As we round a bend, the camp comes into full view. I’m stunned by the dramatic contrast in the landscape’s textures and hues. The river journey had been soaked in saturated greens and rich metallic tones, but once we reach the camp’s pier and climb up the embankment, the scene transforms completely. Before us now is a palette of muted prairie-like pastels. Long, cottony grass stretches out over a kilometer-long veal, or savanna, as fluffy as fairy floss. Standing in the camp’s breezy riverside restaurant and sipping on lemongrass-spiked craft beers brewed in Koh Kong, I feel a pang of shame that it has taken me so long to witness this striking part of the country.
The following morning, after a breakfast of freshly baked baguettes, tropical fruit, and bacon and eggs, we set off on the first hike of our three-day visit toward the Preak Tachan patrol station. Leading the way is Wildlife Alliance ranger Chum Kheng, a former friend and colleague of the late Chut Wutty who has helped protect this forest for more than 20 years.
Sporting military khakis and a pair of mirrored Ray-Ban aviators, the 48-year-old Kheng possesses a reassuring aura of composure, even when a small brown snake slithers across our track. “Don’t worry, it’s not a pit viper,” he explains calmly in Khmer to Thea. “Nor a python. Though there are many of those here too.” Thea’s eyes widen, but he thoughtfully doesn’t translate this information for me until we’ve reached our destination.
Deeper inside the forest, Kheng charges ahead, pausing at times to hack through spiky thickets of rattan and point out animal droppings, poisonous mushrooms, or deep scratch marks etched into the trunks of bigger trees. These, he explains, are the work of Malayan sun bears climbing toward the canopy in search of honeycomb.
Sweat drips from us as we walk on, our feet crunching over a thick, bouncy carpet of rotting leaves and twigs. We learn that across the nine patrol stations in the Cardamoms, 2,500 patrols are conducted each year by 107 rangers, with each station covering more than 30,000 kilometers per year. I remark to Kheng that the exhausting work must take a toll on his body. “The more [illegal activity] we catch, the more the poachers are driven deeper into the jungle, so we must go deeper too,” he says. “But honestly, I am most happy when I am here.”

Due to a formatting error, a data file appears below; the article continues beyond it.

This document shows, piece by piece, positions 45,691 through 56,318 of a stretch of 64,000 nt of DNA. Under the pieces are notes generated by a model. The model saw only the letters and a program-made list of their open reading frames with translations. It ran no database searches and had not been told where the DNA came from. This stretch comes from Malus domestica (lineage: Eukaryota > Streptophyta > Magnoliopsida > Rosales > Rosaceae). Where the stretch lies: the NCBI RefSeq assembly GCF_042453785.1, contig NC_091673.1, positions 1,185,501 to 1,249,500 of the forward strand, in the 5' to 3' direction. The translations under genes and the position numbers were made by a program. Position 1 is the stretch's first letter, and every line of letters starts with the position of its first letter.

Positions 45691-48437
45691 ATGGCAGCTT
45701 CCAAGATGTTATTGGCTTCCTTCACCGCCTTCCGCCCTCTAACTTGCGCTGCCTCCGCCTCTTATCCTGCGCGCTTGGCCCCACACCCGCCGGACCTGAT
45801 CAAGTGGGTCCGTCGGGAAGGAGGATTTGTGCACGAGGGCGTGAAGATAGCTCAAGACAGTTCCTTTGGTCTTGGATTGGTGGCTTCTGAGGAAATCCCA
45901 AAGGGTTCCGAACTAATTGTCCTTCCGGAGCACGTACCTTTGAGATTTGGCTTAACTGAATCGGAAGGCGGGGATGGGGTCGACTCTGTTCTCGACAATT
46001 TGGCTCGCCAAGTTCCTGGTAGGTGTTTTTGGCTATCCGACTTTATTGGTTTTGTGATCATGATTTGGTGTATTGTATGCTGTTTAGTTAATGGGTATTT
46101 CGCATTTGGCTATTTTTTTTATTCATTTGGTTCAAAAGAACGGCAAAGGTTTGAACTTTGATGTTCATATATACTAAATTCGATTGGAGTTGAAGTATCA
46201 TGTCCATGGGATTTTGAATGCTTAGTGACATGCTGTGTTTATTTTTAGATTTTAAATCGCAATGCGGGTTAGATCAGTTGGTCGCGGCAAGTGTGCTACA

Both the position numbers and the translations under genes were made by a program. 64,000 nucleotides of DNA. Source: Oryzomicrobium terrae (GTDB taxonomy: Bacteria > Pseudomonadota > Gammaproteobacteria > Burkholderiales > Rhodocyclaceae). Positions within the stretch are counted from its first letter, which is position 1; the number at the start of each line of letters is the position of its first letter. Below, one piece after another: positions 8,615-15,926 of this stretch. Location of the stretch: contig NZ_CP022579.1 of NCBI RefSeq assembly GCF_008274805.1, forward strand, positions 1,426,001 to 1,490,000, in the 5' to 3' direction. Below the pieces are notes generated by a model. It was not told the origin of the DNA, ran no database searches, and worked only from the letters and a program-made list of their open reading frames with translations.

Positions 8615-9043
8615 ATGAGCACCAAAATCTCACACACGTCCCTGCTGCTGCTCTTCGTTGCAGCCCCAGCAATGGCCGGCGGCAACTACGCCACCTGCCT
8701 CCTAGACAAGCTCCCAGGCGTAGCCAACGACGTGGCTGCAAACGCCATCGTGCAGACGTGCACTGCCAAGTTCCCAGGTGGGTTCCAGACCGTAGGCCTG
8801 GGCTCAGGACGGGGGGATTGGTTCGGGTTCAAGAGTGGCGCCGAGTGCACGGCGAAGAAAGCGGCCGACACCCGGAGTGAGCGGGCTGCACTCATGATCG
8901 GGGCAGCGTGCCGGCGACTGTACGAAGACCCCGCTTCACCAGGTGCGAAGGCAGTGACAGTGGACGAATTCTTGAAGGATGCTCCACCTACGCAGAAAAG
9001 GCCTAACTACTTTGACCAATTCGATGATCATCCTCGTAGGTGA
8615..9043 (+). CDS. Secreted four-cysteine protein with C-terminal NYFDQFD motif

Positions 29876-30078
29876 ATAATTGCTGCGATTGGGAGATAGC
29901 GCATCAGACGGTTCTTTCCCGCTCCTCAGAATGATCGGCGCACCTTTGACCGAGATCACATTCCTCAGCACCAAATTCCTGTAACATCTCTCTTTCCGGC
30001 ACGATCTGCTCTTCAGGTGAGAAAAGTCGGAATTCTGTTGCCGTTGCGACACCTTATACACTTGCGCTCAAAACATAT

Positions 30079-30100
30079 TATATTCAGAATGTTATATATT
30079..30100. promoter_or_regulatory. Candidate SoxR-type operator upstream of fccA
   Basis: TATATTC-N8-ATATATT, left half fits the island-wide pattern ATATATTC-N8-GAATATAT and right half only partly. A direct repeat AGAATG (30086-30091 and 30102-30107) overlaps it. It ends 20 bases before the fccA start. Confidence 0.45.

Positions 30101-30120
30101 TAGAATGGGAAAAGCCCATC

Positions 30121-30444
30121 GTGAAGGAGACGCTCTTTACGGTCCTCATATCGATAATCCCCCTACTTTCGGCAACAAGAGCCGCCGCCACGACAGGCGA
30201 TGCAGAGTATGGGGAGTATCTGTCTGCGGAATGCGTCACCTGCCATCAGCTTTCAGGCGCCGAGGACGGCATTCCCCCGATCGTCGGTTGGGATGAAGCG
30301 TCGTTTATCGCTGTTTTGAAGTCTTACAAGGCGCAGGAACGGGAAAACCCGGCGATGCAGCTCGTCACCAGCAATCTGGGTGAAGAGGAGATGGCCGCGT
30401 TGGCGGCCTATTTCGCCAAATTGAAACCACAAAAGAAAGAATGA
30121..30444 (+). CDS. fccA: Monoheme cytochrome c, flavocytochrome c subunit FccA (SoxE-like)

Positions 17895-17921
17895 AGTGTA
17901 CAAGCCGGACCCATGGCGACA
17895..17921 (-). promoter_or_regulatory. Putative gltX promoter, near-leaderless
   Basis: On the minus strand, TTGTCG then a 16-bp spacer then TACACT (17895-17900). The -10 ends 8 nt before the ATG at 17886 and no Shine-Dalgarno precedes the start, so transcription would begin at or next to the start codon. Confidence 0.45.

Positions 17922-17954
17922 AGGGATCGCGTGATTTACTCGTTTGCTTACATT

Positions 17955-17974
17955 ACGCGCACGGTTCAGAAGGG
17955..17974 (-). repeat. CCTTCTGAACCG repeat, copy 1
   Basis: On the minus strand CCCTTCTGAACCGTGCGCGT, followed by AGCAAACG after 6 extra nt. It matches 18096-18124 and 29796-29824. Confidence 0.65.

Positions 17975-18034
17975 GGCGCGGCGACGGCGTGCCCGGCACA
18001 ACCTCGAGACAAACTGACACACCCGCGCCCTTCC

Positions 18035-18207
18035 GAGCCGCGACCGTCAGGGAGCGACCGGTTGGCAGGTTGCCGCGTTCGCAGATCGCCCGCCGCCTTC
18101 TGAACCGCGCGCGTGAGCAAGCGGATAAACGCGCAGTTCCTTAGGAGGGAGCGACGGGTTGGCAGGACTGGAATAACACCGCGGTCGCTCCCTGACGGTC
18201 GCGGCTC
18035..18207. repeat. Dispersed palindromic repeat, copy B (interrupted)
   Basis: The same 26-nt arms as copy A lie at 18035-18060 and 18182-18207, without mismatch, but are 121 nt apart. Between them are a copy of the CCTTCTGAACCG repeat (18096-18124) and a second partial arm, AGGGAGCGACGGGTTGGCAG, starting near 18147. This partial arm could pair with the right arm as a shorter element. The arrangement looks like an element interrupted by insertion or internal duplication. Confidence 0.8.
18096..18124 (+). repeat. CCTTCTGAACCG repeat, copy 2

We reach the rangers’ station just after noon. A feast awaits us on a large picnic table, and we dig in to fresh, fat river prawns tossed with garlic and vegetables, moreish fried pork ribs marinated in lemongrass and ginger, a spicy and sour fish soup, and trey niet, the Cambodian staple of dried, salt-cured fish. Over lunch we’re introduced to the rest of the Preak Tachan patrol team. There are between four to five men stationed here each day, a mix of Wildlife Alliance rangers, military police officers, and Ministry of Environment staff—but they sometimes move between other stations within the 835,000 hectares Wildlife Alliance protects in the Cardamoms. Kheun Mony, a 45-year-old ranger from the Ministry of Environment, shows us the equipment they’ve seized in just the last year: a disturbingly brutal stash of snares with rusty, jagged teeth; traps made of barbed wire; nets, rifles, spears, and chainsaws.
Kheng later pulls us aside to talk more about his late friend Chut Wutty and the legacy the activist left behind. “He was a very brave person. Some people ask me if [his murder] scared me. Why do I keep doing it? We’re looked after financially,” he says, referring to the salaries, health insurance, and incentives provided by Wildlife Alliance, which now receives five percent of the earnings of Cardamom Tented Camp. “This job means I can send my children to school. But I have grown to love what I do. I have the knowledge of the forest now; I think I am very good at reading the maps and understand the jungle. It would be a waste of these skills if I were to be afraid. If we are not protecting the forest, who will?”